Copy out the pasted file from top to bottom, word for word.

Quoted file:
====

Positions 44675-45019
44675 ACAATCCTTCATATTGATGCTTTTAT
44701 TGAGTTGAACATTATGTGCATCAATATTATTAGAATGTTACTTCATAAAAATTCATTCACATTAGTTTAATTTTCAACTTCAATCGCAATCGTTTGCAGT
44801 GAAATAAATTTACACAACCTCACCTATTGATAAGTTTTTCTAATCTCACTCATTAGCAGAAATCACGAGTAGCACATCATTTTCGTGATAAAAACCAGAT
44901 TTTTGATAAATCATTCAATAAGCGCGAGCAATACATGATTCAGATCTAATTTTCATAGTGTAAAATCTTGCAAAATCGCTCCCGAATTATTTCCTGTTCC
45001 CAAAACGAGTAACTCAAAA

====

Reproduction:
Positions 44675-45019
44675 ACAATCCTTCATATTGATGCTTTTAT
44701 TGAGTTGAACATTATGTGCATCAATATTATTAGAATGTTACTTCATAAAAATTCATTCACATTAGTTTAATTTTCAACTTCAATCGCAATCGTTTGCAGT
44801 GAAATAAATTTACACAACCTCACCTATTGATAAGTTTTTCTAATCTCACTCATTAGCAGAAATCACGAGTAGCACATCATTTTCGTGATAAAAACCAGAT
44901 TTTTGATAAATCATTCAATAAGCGCGAGCAATACATGATTCAGATCTAATTTTCATAGTGTAAAATCTTGCAAAATCGCTCCCGAATTATTTCCTGTTCC
45001 CAAAACGAGTAACTCAAAA